The past couple years have been particularly kind to Joseph Gordon-Levitt. For an actor who had his career jump-started on syndicated TV face-palmers like Roseanne or 3rd Rock from the Sun, Gordon-Levitt has risen above the two-dimensional caricatures of the 1990s teenager and into the more diversified and weighty shoes of the post-2k twentysomething. Despite the stereotypical pratfalls many actors of these niche roles often take to (inexplicable wealth and undeserved senses of self-importance, I’m looking at you), Gordon-Levitt has a seemingly magical ability to convince an audience that he, as a person, is just as fiercely intelligent, charming, and empathetic as his characters are written to be. So it’s easy to see where his decision to take up the titular role of a nihilistic, violence-prone, anti-authoritarian metal-head in Hesher might inspire a few heads to start scratching.
The film itself (which made its festival circuit in 2010 but didn’t see theatrical release till this past year) plays out less like a story about Gordon-Levitt’s character than it does a vehicle for him to drive head-long through your HD-TV, leaving a sparks and jagged pieces of shrapnel flying in his wake. The bulk of the narrative is focused, rather, on T.J. (Devin Brochu), an angsty pre-teen with a gnarly bowl-cut and a royally f*cked-up family situation. After his mother dies in a car-accident, T.J. has devoted himself entirely to recovering the newly impounded station-wagon she lost her (and, as he believes, his own) life in. T.J.’s dad (Rainn Wilson) has retreated into a state of reclusive, strangling depression, wandering around the family home in tighty-whities and a bathrobe for a majority of the film, and T.J.’s live-in grandma battles dementia and arthritis with medical marijuana (to space-tastic results). As T.J. finds himself increasingly isolated both at home by a family caught up in their own problems and at school where bullies seem to prey off his recent tragedy, he gets increasingly frustrated and eventually lashes out at a nearby housing construction site, throwing a rock through a window… unfortunately for T.J., Hesher’s been squatting in the house.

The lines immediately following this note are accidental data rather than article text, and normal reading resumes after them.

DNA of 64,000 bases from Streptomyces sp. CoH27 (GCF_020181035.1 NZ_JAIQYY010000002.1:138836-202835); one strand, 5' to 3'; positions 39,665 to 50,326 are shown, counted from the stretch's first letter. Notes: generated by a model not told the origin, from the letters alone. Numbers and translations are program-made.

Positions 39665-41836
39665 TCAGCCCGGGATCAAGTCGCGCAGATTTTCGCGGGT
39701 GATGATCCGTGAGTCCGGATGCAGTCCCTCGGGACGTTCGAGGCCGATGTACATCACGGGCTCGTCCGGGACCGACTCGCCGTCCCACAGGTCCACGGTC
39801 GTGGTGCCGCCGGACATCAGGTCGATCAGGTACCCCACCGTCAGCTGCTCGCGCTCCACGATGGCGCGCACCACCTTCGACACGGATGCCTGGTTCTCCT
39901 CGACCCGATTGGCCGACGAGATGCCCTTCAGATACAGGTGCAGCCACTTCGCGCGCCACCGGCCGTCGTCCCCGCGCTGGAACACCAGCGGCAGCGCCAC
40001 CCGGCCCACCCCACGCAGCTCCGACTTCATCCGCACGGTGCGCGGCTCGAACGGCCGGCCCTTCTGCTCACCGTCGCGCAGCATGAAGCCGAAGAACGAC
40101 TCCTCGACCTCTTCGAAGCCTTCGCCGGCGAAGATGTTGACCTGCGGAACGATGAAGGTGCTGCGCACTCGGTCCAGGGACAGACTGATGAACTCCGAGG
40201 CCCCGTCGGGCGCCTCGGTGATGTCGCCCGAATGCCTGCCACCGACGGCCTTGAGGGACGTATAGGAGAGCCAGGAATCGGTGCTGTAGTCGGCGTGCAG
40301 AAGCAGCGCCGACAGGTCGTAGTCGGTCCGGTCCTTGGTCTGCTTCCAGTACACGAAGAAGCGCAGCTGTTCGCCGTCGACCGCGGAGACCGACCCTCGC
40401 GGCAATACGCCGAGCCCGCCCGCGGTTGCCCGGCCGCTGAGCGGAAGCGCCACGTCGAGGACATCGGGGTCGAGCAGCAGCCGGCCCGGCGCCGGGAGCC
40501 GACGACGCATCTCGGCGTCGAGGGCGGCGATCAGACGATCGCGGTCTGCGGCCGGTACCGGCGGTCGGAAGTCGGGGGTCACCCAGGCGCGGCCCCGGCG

From there Hesher descends into a blur of dynamite, lighter fluid, Metallica-worship, and all-around nihilistic mayhem. Gordon-Levitt’s deadpan, dead-serious, and dead-on character study is wholly engrossing: to think an actor usually caught in cardigans on-screen could pull off a long-haired, shirt-ripping, perpetually anarchistic metal-head is utterly fascinating, not only because it defies logic but because Gordon-Levitt does it so well. Beyond the chaotic fun to be had with the eponymous character’s antics, the film also manages to put its heart on display despite the insanity at the centerpiece. As Hesher becomes a forced fixture in T.J.’s life (literally invading his home and going on a personal crusade to terrorize T.J.’s bullies), his pattern of destruction becomes something more along the lines of therapy, allowing T.J. a chance at moving past his mom’s death through learning how to live on his own again.
Overall, the film is fantastically realized and darkly hilarious. The cast, which also includes Natalie Portman as the object of T.J.’s ill-directed affections, are all well suited for their roles but rarely push their characters past the narrative moment. Gordon-Levitt, on the other hand, is nothing short of phenomenal: his uninhibited performance leaves a mark you won’t soon forget. A must watch for anyone who’s looking for a little therapeutic chaos in their lives.